#3 Wash well
It is possible to wash your hair and still end up with an oily scalp. Some people tend to focus their attention on dry ends and forget about the roots. The opposite approach is best:
Gently massage your cleanser into your roots and scalp with your fingertip pads or a shower brush. Avoid using your nails or creating unnecessary friction that can irritate your scalp. Focus on your scalp, where the oil is, rather than on the length. Let it flow to the ends as you rinse.
#4 Rinse properly
Spend an extra minute or two under the water stream to make sure you rinse everything out of your hair thoroughly. This can make a big difference in how your hair looks and feels.
#5 Condition selectively
Conditioner can contribute to making your hair look greasy quickly. Apply your balm of choice to the ends of your hair and the areas that actually need it. Rest assured that your natural oil is taking care of what’s closest to your scalp just fine, thank you. Be sure to thoroughly rinse.
#6 Brush smartly
Brushing helps spread sebum along the hair shaft with every stroke. If your hair is dry, that’s a good thing. But if it is oily, brush only when you need to, and to avoid abrading the scalp, invest in one with boar bristles.
#7 Clean your hair tools
Always use clean brushes, combs, rollers, and curling irons, free of residue from conditioners and styling products – and sebum. Clean your brushes of hair, and wash brushes and combs once a week using a mild cleanser, and air-dry to avoid damaging the bristles. Swab curling and flat irons regularly with cotton balls soaked in alcohol.
#8 Mind your ponytails
Tying hair back in a ponytail is practically automatic, but when you think about it, this default style can make hair look greasier as oil and dirt get trapped underneath, and rubber bands serve as dams and reservoirs so that grease can pool on your scalp instead of spreading down the hair shaft.
#9 Avoid too much touching
The more you play with your hair, the oilier it will look.Fiddling transfers skin oils from your fingers to strands;This means lock twirling, head-scratching, running fingers through your hair can all make your hair look oilier. Whether you are the fondler or the lucky one being fondled, hands off!
When you’re washing, brushing, styling, or scratching, it’s important to be extra gentle. Abrasions to the scalp are signals to your scalp to produce more oil. Light scalp exfoliation is okay, just be sure to keep it gentle.
#10 Keep a your pillowcase clean
Change your pillowcase regularly. Oily linens can transfer oil back to your hair – and aggravate facial acne if you’re prone to it.
#11 Avoid styling products with silicone
Many, including shampoos, conditioners, creams, and styling products, are made with silicone to add extra gloss and collapse frizz. Silicones, such as cyclomethicone, amodimethicone, and the most common, dimethicone – can build up on hair and make it look oily, and build up in follicles and compromise healthy growth.
Go for hairstyles that lift your hair away from the scalp and allow limited contact with the place where oil originates – and keep it away from the skin on your face and neck, especially if you've used moisturizers there. Appropriately named, Hairstory Lift helps you do just this when blow-drying – without overwhelming fine hair.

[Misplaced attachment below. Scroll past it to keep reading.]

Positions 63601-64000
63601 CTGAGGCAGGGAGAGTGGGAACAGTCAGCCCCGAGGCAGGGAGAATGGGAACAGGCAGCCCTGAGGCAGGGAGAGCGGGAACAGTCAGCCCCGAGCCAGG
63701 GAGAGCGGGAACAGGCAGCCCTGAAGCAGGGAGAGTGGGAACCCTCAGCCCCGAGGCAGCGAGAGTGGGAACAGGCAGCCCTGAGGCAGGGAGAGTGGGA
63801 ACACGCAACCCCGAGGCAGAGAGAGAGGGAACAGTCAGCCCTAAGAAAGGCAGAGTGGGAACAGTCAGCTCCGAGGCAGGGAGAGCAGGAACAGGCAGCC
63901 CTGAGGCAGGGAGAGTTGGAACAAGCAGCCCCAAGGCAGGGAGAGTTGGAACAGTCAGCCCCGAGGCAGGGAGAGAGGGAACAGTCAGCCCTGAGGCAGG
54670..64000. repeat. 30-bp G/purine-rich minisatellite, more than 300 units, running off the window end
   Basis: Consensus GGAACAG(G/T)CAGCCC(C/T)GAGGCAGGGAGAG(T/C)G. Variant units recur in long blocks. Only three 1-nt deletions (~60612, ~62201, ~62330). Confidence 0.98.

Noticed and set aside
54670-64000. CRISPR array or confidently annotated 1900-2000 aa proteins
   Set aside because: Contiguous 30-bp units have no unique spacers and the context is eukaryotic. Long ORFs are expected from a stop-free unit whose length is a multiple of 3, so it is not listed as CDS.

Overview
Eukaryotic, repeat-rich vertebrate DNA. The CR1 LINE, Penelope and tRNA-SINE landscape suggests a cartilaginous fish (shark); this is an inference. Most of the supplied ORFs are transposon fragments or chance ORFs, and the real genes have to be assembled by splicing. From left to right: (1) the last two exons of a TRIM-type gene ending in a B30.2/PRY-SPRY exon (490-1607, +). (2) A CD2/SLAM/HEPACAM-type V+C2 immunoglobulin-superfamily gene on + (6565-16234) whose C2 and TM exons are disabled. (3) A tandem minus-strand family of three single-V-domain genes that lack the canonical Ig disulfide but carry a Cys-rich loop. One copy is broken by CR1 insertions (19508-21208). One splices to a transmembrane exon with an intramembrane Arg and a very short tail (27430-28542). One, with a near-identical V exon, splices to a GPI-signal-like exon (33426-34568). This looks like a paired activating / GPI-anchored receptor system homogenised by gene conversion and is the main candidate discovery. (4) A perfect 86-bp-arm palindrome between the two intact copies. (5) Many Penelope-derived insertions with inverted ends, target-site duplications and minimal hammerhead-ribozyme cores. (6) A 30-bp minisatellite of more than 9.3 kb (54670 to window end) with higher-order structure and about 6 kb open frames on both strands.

Embrace the topknot. On the days you just can’t fight it, join it with sleek, slicked-back looks. Use the oils in your hair to your advantage and add Hair Balm or Wax for control. An added bonus is removing the possibility of being able to run your fingers through it.
#12 Mind your headwear
You may be wearing hats, helmets, scarves, and headbands to hide your oiliness, but they too can also spread oils and trap heat. Lose the hat hair with a quick rinse.
Treating your oily scalp
Several simple ingredients have been shown to help with an oily scalp. Some you may already even own. Here are a few ways to improve scalp health.
Apple cider vinegar
When properly diluted, an apple cider vinegar rinse can help remove product buildup, balance scalp pH. Some say it’s an effective anti-inflammatory and can help balance your pH; both may help reduce oil production and limit flare-ups of skin conditions. However, apple cider vinegar may further irritate your skin if you have eczema.
Tea tree oil
A study found that antibacterial tea tree oil improves dandruff, reduces itchiness, and improves greasy hair. Always dilute tea tree oil with a carrier oil, such as coconut or olive oil, and put a few drops on the affected area.
Witch hazel can relieve itching, close oil-producing pores, and reduce inflammation caused by dandruff, pH imbalance, or other scalp disorders. It’s also gentle enough to use on a sensitive scalp.
Green tea extract has been shown to reduce sebum production and nourish skin when applied topically, making it a great treatment for oily skin and greasy hair.
A honey mask can help soothe your scalp and prevent or treat dandruff thanks to its antibacterial and antifungal properties. One study found that a simple mixture of 90% raw honey and 10% water helped reduce symptoms of seborrheic dermatitis, like itching, redness, flakiness, and excessive oil production.
Remember that oil is not some cruel joke Mother Nature thought up to thwart your vanity. It’s the result of a highly sophisticated process that does your body more good than harm, and balance is key. If you suspect that you may have an underlying condition preventing any of these tips from helping you, see your doctor, dermatologist or endocrinologist (hormone specialist) for some peace of mind. Meanwhile, let us know how it goes.